Mamoru Oshii: The Illusion of Peace – Patlabor 2

While previous iterations of the Patlabor series had a heavy focus on political themes, the 1993 anime movie Patlabor 2 shifted its attention to both domestic and international issues faced by the Japanese government in the 20th century. Directed by the highly respected and influential anime filmmaker Mamoru Oshii, Patlabor 2 is praised for its intelligent storytelling, impressive animation, and thought-provoking themes.

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Under The Scope: Here, I examine Mamoru Oshii’s commentary on the nature of war and the illusion of peace in the 1993 film, Patlabor 2, by putting it into its historical context and attempting to see into the director’s headspace. Enjoy!

Oshii’s contributions to the anime industry, particularly in the mecha and cyberpunk genres, have earned him numerous awards and honors. His works have been exhibited at major film festivals around the world, including Cannes and the Venice Film Festival. Some of his most famous works include the anime film Ghost in the Shell, considered a masterpiece of the cyberpunk genre, and the anime series Patlabor: The Mobile Police, of which Patlabor 2 is a sequel.

Set in a near future where mecha robots called “Labors” are widely used for construction and heavy industry, Patlabor 2 follows the investigation of the Special Vehicles Unit 2, a division of the Tokyo Metropolitan Police Department, into a series of terrorist attacks carried out by a rogue military faction attempting to take control of the Japanese government. The film’s main characters include members of the Special Vehicles Unit 2, including the protagonist Noa Izumi, as well as members of the military faction carrying out the attacks.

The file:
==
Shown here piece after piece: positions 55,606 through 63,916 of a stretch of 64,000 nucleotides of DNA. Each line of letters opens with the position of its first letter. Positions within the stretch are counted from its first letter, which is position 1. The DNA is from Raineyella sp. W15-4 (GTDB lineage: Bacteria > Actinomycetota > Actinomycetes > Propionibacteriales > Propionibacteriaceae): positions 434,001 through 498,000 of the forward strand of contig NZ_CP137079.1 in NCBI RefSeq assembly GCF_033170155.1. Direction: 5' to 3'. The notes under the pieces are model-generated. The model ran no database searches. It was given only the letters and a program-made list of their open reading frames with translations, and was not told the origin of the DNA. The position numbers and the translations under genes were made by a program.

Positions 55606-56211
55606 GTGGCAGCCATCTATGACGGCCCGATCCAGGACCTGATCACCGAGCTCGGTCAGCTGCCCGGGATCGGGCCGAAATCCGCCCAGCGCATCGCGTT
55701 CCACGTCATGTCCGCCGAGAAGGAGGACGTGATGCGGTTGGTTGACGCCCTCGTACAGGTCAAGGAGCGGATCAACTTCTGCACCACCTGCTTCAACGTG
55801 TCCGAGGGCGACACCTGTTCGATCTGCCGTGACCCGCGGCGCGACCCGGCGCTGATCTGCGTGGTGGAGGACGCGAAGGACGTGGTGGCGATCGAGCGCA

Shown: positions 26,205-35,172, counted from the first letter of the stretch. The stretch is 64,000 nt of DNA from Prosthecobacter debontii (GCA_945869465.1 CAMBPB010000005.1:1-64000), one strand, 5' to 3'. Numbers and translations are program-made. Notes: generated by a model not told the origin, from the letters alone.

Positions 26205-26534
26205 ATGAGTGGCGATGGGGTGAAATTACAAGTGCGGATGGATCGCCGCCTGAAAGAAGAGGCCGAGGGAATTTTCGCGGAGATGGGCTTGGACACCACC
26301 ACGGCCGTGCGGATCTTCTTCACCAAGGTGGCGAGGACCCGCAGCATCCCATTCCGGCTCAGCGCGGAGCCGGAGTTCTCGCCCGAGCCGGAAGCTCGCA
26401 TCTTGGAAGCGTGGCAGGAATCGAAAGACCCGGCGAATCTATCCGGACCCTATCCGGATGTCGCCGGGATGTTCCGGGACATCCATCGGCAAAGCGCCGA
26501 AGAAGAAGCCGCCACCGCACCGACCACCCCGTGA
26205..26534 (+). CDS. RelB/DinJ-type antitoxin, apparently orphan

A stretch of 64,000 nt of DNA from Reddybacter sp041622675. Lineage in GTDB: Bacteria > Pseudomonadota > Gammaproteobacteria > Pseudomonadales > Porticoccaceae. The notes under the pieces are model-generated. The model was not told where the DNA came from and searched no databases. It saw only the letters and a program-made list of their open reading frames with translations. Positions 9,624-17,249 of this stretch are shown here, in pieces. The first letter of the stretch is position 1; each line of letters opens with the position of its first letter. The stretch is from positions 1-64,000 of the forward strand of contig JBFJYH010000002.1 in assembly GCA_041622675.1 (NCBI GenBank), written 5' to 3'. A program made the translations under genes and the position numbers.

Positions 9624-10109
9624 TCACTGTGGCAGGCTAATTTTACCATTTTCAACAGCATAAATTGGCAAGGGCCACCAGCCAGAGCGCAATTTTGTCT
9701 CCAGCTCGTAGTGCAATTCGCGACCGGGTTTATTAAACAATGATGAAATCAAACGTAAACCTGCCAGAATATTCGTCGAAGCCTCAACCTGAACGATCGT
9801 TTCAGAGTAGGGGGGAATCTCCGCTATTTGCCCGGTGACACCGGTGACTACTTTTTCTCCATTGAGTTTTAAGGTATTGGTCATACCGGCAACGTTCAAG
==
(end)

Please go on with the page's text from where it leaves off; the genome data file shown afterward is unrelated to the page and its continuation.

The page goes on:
Despite initially receiving little critical attention, Patlabor 2 has gained a strong following among fans. Its complex themes, philosophical undertones, and political commentary on subjects such as nationalism, government corruption, and the morality of warfare have earned it praise as one of the best anime movies of all time and a masterpiece of the mecha genre.

  • Mamoru Oshii has also directed several live-action films, including Avalon (2001) and The Sky Crawlers (2008).
  • The Patlabor franchise was created by Headgear, a group of Japanese anime industry veterans who wanted to create a realistic mecha series that focused on the everyday lives of the people who operated the robots. The franchise includes several anime series, movies, and OVAs (original video animations).
  • Patlabor 2 was inspired by the real-life political events of the 1990s in Japan, including the Aum Shinrikyo cult’s sarin gas attack on the Tokyo subway system in 1995 and the JAL Flight 123 crash in 1985.
  • The movie’s soundtrack was composed by Kenji Kawai, who also composed the music for Ghost in the Shell.
  • The Winsor McCay Award that Mamoru Oshii received is considered one of the most prestigious awards in the animation industry. It is named after Winsor McCay, an early pioneer of animation and the creator of the comic strip Little Nemo in Slumberland.

The movie is often praised for its intelligent storytelling, impressive animation, and thought-provoking themes. It is considered one of the best anime movies of all time and a masterpiece of the mecha genre.

Interviews and sources used by Under The Scope for his exceptional video: The Illusion of Peace in Mamoru Oshii’s Patlabor 2:

  • 1993 Interview with Animage magazine:
  • 1996 Interview with Animerica magazine:
  • Anderson, M. Oshii Mamoru’s Patlabor 2: Terror, Theatricality, and Exceptions That Prove the Rule (2009).
  • Cooney, K. Japan’s Foreign Policy Since 1945 (2006).
  • Mulloy, G. Japan Self-Defense Forces’ Overseas Dispatch Operations in the 1990s: Effective International Actors? (2011).
  • Ruh, B. Stray Dog of Anime: The Films of Mamoru Oshii (2004).